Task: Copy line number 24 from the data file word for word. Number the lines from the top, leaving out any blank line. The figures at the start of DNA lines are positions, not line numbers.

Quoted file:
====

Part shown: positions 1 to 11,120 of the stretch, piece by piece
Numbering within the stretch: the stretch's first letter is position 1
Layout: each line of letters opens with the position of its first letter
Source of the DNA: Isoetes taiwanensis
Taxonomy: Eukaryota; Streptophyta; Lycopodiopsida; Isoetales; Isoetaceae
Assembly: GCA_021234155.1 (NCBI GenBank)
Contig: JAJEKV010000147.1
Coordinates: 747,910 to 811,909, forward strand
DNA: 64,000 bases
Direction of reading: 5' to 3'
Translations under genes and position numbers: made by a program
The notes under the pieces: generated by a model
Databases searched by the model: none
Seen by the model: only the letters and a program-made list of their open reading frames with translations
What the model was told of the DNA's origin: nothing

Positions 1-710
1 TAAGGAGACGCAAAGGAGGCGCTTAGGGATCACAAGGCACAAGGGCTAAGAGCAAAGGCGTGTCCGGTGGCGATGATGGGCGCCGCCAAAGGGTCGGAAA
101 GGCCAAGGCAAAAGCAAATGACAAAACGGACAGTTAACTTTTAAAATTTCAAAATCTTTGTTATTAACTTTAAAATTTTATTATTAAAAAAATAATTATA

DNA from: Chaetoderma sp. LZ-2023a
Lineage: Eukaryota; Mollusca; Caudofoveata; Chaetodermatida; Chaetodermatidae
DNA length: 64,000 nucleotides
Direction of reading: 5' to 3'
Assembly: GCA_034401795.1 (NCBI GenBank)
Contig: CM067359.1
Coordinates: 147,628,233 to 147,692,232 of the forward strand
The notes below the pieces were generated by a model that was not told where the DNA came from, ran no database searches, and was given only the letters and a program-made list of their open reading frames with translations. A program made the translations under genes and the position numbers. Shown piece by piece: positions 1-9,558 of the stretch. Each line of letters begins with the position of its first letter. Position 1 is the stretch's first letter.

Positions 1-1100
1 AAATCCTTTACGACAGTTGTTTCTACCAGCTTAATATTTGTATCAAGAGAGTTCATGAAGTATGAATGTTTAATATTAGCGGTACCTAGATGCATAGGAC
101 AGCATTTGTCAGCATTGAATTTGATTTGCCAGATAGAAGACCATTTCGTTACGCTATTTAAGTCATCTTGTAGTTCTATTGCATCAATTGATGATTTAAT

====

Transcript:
Contig: CM067359.1